Homily for 6th Sunday of Easter 2006

An important funeral was held at St Joseph's last Wednesday. Fr Patrick Carroll, of the Townsville diocese was buried in the Old Nambour Cemetery with his ancestors. His family were among the first European settlers in the district. He was the first person from Nambour ordained priest. He was also in the first group of priests to do all their training in Queensland at the Seminary at Banyo. So he is part of our Parish history and that of Nambour. May he rest in peace.

What is the source of our morality? Who decides what is good and what is evil? What is true any more?

It is very easy to be confused by all the debates going on at any one time about Da Vinci Codes, the “selfish gene”, or evolution vs creationism. It does look like a determined attack on Christianity at times. However, the kind of religion that someone like the author of “The Selfish Gene”, (Oxford University Press, 1976), Richard Dawkins, attacks deserves thorough examination. Such debates do force religious people to think carefully about what they say and do and is a healthy spur to reflection on our faith.

So is Christianity a deception, a la Da Vinci Code? Is faith an illusion, since we are determined by our genes, al la Richard Dawkins? And is the only choice the one between a literal interpretation of the bible and science? I find it very difficult to keep up with all the discussion about these and other issues. But certainly, if you do any reading or research at all you will quickly find that these challenges to faith have been around since the beginning of the Church under different guises.

That there have been dreadful deeds done in the name of Christ is beyond doubt in history. But, that grace has abounded even more is beyond doubt in the lives of so many faithful people. History testifies to this also. And once you realise that a novel doesn't have to be history the problem is not so great even though the challenge remains.

That there is much in religion and morality that is given to us by our culture and our genes is also obvious. For example, once it was a mortal sin to eat meat on Friday. Now it is not. That was a commandment given by the community of the Church, not by God. Yet our Catholic culture is an acceptable source for moral directives. In itself Friday abstinence is not a big thing but such rules are there to point out or protect a far more important value. In the case of Friday abstinence, the value we wanted to protect is that we are to worship God alone and not be consumed by immediate needs and wants. The rules can often change but the values behind them do not.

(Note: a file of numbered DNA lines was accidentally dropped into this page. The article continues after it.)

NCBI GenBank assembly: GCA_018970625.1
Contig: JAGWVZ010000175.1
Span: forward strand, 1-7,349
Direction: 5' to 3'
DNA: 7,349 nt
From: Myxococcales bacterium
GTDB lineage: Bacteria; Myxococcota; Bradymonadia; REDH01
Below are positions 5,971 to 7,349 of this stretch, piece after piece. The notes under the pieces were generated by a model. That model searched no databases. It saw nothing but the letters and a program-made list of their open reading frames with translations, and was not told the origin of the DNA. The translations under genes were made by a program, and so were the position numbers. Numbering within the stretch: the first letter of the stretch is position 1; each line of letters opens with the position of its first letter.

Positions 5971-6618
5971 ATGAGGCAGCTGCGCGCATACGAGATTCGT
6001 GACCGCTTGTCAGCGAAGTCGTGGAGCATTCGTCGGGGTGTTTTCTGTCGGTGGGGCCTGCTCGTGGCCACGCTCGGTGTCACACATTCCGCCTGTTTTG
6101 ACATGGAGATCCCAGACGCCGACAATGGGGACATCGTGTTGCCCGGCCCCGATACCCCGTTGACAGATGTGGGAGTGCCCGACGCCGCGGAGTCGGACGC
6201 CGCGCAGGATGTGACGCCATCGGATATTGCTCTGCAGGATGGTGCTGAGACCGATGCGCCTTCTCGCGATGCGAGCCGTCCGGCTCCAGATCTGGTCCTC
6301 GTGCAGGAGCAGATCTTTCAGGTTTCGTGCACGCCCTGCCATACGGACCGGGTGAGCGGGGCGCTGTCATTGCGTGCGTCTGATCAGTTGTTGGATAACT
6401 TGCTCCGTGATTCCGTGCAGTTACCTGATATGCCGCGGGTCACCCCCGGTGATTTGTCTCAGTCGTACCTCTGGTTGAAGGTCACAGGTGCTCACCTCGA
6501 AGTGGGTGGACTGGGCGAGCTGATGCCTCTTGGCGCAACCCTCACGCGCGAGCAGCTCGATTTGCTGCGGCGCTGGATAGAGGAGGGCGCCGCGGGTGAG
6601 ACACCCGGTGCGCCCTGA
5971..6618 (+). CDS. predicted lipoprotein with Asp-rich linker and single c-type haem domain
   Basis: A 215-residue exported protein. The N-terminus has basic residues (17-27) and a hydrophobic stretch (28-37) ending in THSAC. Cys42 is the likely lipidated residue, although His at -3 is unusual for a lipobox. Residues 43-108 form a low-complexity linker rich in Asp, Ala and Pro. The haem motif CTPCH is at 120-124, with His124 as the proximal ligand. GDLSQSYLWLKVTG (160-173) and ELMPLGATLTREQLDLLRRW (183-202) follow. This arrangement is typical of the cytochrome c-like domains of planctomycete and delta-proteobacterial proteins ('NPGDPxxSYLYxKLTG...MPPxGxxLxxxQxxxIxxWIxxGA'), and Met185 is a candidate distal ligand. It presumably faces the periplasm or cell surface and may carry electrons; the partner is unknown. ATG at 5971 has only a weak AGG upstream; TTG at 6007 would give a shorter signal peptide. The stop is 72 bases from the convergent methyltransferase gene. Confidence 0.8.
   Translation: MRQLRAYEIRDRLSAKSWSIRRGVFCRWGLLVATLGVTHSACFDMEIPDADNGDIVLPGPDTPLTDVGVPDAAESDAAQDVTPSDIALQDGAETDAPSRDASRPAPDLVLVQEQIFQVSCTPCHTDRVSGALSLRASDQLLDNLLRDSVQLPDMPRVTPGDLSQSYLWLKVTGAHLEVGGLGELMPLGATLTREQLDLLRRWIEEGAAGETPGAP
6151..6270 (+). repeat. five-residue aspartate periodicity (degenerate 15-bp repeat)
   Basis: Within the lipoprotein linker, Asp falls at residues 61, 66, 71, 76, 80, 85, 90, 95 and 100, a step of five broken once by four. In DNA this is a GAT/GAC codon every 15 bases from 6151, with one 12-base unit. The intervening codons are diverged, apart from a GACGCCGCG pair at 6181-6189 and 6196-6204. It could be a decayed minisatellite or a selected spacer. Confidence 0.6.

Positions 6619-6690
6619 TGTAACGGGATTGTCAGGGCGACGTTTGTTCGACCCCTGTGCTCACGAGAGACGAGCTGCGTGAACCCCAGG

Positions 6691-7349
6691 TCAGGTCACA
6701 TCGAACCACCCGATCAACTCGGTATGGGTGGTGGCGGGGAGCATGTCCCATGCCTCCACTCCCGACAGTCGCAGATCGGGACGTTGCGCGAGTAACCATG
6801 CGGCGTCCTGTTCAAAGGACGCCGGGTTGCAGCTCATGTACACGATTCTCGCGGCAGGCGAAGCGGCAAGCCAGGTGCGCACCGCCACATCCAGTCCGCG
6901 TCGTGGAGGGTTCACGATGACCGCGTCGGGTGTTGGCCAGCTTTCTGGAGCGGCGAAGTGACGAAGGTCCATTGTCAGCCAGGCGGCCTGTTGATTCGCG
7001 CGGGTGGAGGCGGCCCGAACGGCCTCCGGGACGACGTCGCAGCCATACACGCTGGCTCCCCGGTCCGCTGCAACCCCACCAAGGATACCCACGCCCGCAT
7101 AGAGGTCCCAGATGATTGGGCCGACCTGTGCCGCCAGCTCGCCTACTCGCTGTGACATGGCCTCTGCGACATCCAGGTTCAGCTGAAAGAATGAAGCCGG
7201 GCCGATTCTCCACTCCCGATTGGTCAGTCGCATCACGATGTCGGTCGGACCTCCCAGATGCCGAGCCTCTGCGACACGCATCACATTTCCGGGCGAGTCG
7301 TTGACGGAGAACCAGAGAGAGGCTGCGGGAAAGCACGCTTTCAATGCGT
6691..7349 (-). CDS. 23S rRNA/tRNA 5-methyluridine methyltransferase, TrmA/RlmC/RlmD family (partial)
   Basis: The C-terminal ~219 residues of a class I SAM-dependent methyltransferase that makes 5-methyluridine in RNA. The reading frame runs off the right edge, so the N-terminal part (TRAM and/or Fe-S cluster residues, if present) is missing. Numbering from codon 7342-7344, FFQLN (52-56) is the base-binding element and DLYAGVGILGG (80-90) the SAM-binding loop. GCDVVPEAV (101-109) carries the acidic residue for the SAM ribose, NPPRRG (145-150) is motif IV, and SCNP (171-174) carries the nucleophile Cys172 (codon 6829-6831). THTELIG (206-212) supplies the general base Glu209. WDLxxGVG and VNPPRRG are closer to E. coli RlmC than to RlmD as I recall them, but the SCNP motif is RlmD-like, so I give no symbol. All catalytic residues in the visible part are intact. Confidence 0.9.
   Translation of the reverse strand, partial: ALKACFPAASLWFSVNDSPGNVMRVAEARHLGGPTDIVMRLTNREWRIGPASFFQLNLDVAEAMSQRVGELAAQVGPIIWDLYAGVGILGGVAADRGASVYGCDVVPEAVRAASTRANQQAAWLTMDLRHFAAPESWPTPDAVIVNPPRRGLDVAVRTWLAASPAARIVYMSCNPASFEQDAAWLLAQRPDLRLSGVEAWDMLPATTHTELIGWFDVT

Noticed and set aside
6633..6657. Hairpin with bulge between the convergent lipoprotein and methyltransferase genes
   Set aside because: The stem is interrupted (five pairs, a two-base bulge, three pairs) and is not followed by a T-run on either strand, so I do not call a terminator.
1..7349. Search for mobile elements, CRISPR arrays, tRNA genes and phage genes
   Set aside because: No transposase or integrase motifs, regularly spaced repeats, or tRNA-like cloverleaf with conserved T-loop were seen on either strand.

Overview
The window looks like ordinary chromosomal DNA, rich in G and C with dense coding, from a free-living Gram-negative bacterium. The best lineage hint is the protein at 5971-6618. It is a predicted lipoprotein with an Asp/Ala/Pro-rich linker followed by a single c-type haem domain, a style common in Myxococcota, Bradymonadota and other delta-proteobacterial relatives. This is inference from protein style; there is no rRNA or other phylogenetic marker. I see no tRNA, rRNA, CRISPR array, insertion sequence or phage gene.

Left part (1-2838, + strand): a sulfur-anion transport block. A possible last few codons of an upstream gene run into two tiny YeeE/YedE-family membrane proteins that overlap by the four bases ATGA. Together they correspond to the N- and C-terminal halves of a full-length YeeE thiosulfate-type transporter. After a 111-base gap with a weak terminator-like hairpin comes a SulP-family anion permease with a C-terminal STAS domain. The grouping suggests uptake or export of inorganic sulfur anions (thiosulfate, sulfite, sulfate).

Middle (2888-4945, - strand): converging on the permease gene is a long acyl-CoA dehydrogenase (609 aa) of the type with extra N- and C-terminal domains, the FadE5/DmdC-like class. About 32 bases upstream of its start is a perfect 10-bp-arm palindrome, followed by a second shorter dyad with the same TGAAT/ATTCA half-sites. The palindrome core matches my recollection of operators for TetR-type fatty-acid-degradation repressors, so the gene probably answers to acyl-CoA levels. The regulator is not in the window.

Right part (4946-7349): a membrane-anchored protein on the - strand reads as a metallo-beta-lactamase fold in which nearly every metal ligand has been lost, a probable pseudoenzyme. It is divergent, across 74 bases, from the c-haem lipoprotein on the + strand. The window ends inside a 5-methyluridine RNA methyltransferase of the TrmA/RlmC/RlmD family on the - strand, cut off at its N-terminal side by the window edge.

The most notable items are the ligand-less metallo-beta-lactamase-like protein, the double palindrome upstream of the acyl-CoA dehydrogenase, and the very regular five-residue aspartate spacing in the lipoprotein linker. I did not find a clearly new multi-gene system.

Is our life determined by our genetic make up? Very much of it is. But to then say that there can be no other purpose for human existence than the prorogation of our DNA is to ignore the evidence of human altruism and compassion. But as long as we realise that the “selfish-gene” is simply a world view, or a scientific model, that helps geneticists grapple the workings of our DNA then we need not fear it. That it is only a “model” is clear because of the human quality of “selfishness” applied to it. It becomes a problem when a particular model is made the only acceptable one. Or when a scientist uses his insight as an explanation for everything. Richard Dawkins has been a vocal critic of religion and faith.